Rice-fish systems are common in many South and Southeast Asian countries as well as some areas of Africa. A week-long visit to Bangladesh by delegation from Cambodia offered participants opportunity to share challenges and successes around these systems.
The dual-objective project, funded and conducted in collaboration with FAO, first focuses on reviewing current approaches and outcomes that have been facilitated through co-management governance strategies in Asia. Substantial investments have been made in co-management of small-scale fisheries (SSFs), and in the first activity we will review co-management in the region using peer reviewed and grey literature. The project’s major activity is to examine how co-management has been undertaken and what has been achieved in particular cases (we will apply a case study approach) in a way that can strengthen future investments in co-management. Secondly, this project responds to a request from the Asia-Pacific Fisheries Commission asking for information to support decision-making and strategic planning in the use, development and governance of information communication technologies (ICTs) in SSFs in the region. We will make a preliminary assessment of the ways ICTs have been used, including outcomes and potential unintended consequences. Then through events, we will facilitate sharing of experiences with ICTs for SSFs in the region and beyond. These two reviews will produce valuable information products to fisheries decision-makers working in Asia.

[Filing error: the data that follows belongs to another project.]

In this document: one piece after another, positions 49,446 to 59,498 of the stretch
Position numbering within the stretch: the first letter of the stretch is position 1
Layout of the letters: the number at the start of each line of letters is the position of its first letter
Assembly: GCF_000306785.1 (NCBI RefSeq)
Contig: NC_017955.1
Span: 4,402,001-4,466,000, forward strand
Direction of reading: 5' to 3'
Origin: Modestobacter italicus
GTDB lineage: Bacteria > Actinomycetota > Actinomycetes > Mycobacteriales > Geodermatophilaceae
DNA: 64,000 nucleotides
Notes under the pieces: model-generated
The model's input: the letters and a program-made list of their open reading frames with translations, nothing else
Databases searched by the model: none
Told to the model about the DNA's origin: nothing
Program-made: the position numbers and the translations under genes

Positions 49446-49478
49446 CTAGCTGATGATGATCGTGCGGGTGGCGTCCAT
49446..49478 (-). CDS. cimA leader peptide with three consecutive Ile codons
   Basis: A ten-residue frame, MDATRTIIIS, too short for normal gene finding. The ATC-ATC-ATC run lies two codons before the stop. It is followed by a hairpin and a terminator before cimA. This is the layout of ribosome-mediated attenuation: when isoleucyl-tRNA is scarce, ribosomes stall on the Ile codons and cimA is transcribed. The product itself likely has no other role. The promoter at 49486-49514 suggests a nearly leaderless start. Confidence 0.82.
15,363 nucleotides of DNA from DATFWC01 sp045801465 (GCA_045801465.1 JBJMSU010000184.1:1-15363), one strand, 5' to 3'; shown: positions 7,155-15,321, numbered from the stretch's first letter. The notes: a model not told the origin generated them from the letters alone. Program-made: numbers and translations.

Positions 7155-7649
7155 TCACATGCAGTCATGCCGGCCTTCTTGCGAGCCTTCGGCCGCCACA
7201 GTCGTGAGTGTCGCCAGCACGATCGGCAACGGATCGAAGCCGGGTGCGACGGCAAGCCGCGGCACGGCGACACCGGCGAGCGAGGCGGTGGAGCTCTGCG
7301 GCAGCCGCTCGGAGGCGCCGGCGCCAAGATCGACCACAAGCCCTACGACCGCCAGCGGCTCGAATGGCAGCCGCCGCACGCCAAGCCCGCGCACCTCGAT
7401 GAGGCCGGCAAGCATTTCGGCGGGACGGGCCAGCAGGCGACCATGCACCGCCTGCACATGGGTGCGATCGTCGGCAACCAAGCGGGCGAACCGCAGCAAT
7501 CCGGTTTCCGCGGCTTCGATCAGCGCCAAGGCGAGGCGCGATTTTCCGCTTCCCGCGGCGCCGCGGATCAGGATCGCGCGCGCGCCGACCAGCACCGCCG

Nutrient-rich small fish such as the Mekong flying barb, yellow tail rasbora, and slender rasbora are abundant in the flooded rice fields, rivers and streams that cover the Cambodian countryside.
But a common perception among households, 80% of whom engage in fishing, is that these wild-caught fish are most useful for feeding to pigs, ducks and chickens.
“My household would catch small fish from rice fields, canals, streams, lakes, and ponds, but we’d rarely eat them,” explains Chum Dany from Aren village, Pursat province.